Monster Blue Marlin Hauled In Off Coast Of Hawaii, Weighed Over 1,000 Pounds

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World Grander Club

There are fish. Then there are big fish. Then there are really big fish.

Then there are fish so rare and special that they’re truly the fish of a lifetime.

A “grander,” the nickname given to Marlins that tip the scales at more than 1,000 pounds, are truly the fish of a lifetime for any of the few anglers ever lucky enough to land one.

In order to have a chance at landing big marlins, you have to be willing to put in some serious work, and maybe most importantly, some serious money.

Chasing marlins generally requires traveling long distances by boat, as the fish have expansive ranges throughout the sea. Marlin fishing most commonly takes place off the coasts of Florida, Hawaii, Portugal, Mexico, Australia, and South Africa.

According to BroBible, Captain Kevin Hiney, alongside Angler Tara Thompson-Disnard, recently hauled in a 1,028-pound Blue Marlin off the coast of Kalaoa, Hawaii, aboard the Captain Hiney’s boat, the Sundowner.

The catch was recognized by the World Grander Club, a historic fishing club established to recognize the relatively few anglers, captains, and crews that collectively ever haul in marlins of 1,000-pounds or more.

“Kona, HI – Lighting can strike twice, even if in different oceans. We have our 2nd Grander of the Year. Sundowner weighed a 1,028 lbs. Blue Marlin.


“Mahalo’s to everyone for all the support. My peers recognition means the world to me. I am beyond grateful for the opportunity to be a part of this fish!

This is a reminder of why we go through the grind day in and day out! Broken boats to broken hearts! To be able to do this in my back yard w a 20+yr friendship on a boat with amazing mana! I am blessed!”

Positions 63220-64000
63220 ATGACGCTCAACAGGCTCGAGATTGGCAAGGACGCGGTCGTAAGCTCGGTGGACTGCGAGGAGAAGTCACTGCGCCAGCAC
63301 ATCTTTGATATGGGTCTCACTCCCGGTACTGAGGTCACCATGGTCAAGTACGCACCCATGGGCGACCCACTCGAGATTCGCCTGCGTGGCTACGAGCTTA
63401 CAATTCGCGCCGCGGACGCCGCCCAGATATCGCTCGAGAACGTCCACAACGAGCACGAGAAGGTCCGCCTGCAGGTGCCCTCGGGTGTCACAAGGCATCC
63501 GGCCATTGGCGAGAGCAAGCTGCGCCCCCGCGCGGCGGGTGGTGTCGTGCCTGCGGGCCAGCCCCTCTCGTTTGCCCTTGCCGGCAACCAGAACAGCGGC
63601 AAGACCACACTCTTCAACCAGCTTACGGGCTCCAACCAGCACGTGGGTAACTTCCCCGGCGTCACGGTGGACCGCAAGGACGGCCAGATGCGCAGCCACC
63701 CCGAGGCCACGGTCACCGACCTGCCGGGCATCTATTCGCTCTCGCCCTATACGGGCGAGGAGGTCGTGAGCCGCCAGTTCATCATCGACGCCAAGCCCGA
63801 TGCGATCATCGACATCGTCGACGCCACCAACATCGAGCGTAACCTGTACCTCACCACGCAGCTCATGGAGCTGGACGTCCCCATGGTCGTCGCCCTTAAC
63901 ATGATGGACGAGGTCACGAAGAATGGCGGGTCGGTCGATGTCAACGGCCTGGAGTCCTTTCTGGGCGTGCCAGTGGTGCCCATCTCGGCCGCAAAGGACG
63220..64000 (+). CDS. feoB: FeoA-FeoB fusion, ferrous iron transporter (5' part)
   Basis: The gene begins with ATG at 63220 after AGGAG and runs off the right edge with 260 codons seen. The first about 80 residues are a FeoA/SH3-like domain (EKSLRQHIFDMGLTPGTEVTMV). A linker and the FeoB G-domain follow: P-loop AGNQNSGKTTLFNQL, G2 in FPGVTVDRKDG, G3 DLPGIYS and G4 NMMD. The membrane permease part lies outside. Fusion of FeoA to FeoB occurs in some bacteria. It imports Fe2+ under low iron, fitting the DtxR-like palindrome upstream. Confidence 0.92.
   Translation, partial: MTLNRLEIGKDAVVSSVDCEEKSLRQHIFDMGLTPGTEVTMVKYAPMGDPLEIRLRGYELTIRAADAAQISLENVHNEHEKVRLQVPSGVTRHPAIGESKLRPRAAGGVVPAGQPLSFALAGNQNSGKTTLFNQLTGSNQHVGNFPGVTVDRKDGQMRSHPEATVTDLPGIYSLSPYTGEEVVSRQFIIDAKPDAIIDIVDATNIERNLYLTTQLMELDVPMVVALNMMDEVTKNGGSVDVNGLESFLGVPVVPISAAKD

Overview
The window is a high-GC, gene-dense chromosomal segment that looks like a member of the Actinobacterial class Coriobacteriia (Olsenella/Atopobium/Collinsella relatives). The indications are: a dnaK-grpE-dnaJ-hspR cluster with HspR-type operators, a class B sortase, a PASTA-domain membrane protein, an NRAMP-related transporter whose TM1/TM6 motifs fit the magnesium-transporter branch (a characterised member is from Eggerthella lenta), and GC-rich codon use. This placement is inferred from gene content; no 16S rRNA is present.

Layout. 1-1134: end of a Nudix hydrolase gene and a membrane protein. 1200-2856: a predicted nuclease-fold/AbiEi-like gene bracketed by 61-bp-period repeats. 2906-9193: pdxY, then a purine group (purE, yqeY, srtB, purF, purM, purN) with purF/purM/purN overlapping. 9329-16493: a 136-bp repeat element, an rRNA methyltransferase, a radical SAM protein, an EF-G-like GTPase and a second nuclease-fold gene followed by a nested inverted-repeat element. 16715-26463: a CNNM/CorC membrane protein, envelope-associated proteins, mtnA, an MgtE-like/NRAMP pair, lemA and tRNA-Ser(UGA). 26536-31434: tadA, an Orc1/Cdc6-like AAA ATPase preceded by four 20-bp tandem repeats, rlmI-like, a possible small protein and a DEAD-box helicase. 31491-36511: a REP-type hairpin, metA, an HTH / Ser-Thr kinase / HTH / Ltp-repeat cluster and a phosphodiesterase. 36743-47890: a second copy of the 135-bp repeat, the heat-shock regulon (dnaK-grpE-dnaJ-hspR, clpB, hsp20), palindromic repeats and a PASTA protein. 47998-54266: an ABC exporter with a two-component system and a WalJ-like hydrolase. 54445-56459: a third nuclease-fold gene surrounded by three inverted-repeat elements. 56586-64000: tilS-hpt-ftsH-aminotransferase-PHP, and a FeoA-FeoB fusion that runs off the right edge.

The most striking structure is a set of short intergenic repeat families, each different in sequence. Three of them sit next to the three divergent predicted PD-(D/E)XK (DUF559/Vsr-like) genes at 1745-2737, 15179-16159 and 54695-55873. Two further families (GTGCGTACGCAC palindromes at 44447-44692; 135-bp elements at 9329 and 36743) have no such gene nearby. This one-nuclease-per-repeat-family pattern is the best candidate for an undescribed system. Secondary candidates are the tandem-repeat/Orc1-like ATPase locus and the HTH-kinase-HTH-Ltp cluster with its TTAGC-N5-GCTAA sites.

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There are several species of Marlin in the world.

The Atlantic blue marlin inhabits the eastern seaboard of the U.S. across the pond to the coast of West Africa. It is relatively common in the Bahamas and Caribbean. The largest recorded Atlantic blue marlin was more than 16-feet-long and weighed more than 1,800-pounds.

On the other side of the club exists the Indo-Pacific species of blue marlin, which range includes the Pacific and Indian oceans. The species was one known as the silver marlin before it’s genetic relationship to other blue marlins was fully understood. They can reach lengths of up to 16-feet and weigh in at up to 1,400 pounds.

The Indian and Pacific Oceans are also home to black marlins, which exist only in tropical and sub-tropical waters. The largest black marlin ever recorded was just over 15-feet-long and weighed 1650 pounds.

Several smaller species are considered marlins as well, including Longbill spearfish, Roundscale spearfish, Mediterranean spearfish, Shortbill spearfish. Sailfish are also considered marlins, and while they typically don’t grow much over 100-pounds, they are one of the fastest fish in the sea.

Check out this grander catch from a few years back.

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